- ‘Pocket drones’: U.S. Army developing tiny surveillance tools for the next big war
- Belgian cafe posts sign: Dogs allowed, but Jews stay out
- Gen. Dempsey: Pentagon studying Russian readiness plans not viewed ‘for 20 years’
- John McCain: Botched, two-hour execution of murderer is ‘torture’
- House GOP ready to move border bill
- Bomb squad called after live WWII artillery washes on Cape Cod beach
- HAYDEN: Intelligence, evidence and the case against Russia
- Ohio university quiz implies atheists are naturally smarter than Christians
- Rep. Henry Cuellar on border crisis: ‘Playing defense on the one-yard line’
- Activists vow to occupy fast-food restaurants to get higher pay
Question of the Day
Islamic center opens; first since Ottomans
ATHENS — Immigrant groups last week opened the first formal Islamic prayer site to operate in Athens since rule by the Turks of the Ottoman Empire ended more than 170 years ago.
Plans by the Greek government to build a mosque for tens of thousands of Muslim immigrants living in the capital have stalled, so businessmen in Arab countries financed the downtown cultural center.
The mosque proposal has been unpopular, because of the association with centuries of rule by the Ottoman Empire, which ended in 1833 after a long rebellion. Some 97 percent of Greece’s native-born population of 11 million are baptized Orthodox Christian.
Chirac spurns scandal inquiry
PARIS — Former President Jacques Chirac has refused to be questioned in an investigation that includes charges of a smear campaign aimed at his successor, President Nicolas Sarkozy.
Mr. Chirac’s office — confirming that the former president declined to be questioned — refused to comment yesterday on a report that he had also been summoned for questioning about a second scandal that dates back to his years as mayor of Paris, from 1977 to 1995.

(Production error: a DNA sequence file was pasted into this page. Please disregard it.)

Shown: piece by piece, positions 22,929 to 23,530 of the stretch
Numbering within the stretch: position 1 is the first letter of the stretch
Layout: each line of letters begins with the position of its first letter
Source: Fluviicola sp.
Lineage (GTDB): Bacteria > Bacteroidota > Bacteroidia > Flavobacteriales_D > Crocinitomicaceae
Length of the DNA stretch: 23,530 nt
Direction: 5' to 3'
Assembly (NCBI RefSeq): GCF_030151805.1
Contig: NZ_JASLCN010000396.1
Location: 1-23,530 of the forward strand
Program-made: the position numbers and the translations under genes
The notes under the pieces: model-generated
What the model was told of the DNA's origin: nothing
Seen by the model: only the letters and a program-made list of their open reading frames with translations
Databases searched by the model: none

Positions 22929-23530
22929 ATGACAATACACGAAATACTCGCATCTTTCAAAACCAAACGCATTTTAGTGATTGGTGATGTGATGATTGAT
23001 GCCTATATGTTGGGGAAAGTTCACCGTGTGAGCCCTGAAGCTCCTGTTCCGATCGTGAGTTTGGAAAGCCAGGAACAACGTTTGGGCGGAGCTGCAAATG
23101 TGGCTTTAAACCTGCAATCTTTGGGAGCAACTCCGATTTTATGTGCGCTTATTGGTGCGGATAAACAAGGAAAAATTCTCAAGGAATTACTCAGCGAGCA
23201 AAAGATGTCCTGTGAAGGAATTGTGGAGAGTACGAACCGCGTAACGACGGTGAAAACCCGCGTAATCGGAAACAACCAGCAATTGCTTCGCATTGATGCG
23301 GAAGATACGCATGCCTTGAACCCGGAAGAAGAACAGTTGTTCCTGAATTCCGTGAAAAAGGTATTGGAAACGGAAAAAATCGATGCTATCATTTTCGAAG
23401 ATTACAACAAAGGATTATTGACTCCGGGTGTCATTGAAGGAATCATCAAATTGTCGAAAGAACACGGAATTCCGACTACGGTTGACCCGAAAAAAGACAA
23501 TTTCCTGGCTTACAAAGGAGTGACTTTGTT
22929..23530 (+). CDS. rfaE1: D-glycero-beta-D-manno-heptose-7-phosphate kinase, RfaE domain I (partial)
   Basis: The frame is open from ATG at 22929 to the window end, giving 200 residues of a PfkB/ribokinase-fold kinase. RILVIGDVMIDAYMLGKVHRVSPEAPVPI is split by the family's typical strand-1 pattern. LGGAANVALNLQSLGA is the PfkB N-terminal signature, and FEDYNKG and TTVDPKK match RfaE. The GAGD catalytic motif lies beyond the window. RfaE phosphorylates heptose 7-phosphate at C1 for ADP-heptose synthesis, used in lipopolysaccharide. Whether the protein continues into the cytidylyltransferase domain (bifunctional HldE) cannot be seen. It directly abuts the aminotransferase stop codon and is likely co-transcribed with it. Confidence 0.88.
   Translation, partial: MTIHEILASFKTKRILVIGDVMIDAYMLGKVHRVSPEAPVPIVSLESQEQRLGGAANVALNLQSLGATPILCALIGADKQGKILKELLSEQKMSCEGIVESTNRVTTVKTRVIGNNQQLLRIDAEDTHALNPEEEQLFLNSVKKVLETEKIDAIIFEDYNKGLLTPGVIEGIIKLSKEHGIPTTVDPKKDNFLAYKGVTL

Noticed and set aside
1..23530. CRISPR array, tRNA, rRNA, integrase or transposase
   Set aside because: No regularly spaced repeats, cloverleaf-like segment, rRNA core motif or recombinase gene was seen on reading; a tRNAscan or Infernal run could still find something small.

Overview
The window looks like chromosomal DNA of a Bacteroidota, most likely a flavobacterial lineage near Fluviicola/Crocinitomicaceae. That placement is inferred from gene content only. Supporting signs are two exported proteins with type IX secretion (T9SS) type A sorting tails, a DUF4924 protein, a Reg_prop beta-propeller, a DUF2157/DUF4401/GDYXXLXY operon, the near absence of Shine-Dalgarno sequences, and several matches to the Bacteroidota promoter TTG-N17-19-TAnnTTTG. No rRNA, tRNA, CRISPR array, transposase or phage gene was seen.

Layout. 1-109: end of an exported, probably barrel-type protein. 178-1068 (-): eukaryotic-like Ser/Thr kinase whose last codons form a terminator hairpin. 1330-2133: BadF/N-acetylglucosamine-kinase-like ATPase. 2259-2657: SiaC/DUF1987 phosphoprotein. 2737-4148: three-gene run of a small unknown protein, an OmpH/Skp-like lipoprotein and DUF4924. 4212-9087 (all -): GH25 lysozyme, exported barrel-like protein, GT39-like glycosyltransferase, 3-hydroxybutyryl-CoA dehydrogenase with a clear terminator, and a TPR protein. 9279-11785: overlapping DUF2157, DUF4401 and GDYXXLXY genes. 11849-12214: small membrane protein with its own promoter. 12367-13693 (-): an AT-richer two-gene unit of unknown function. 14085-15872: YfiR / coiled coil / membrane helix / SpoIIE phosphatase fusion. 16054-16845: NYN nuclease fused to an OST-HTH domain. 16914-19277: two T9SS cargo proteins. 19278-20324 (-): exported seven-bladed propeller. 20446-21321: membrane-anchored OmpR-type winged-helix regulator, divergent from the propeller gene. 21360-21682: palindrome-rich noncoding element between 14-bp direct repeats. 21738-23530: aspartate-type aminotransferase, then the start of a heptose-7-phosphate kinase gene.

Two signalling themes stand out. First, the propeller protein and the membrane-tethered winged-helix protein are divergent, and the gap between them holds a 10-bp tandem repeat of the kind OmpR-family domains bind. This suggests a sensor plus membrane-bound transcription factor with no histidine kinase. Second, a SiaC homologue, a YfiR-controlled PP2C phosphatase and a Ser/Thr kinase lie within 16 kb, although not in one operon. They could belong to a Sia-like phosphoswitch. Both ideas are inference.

The former president faces a host of potential legal problems now that he no longer has presidential immunity, which expired a week ago. He handed over power to Mr. Sarkozy on May 16.
Attorney general stepping down
LONDON — The top British government lawyer who gave Prime Minister Tony Blair the green light for the war in Iraq is to step down after six years, his office said yesterday.
Attorney General Peter Goldsmith faced a political storm over charges he changed his mind on the legality of the U.S.-led invasion under intense pressure from Mr. Blair and his aides.
Second- and third-stringers eye 2016 if front-runner stumbles
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- NAPOLITANO: What if our democracy is a fraud?
- John McCain: Botched, two-hour execution of murderer is 'torture'
- Michelle Obama says money in politics is bad, asks donors for 'big, fat check'
- EDITORIAL: Detroit's water 'spigot bigots'
- Brian Kelly, Notre Dame ready for different route to title
- Ted Nugent loses second casino gig for 'racist remarks'
- Obama orders Pentagon advisers to Ukraine
- White House readies for House GOP impeachment push: 'Foolish' to ignore
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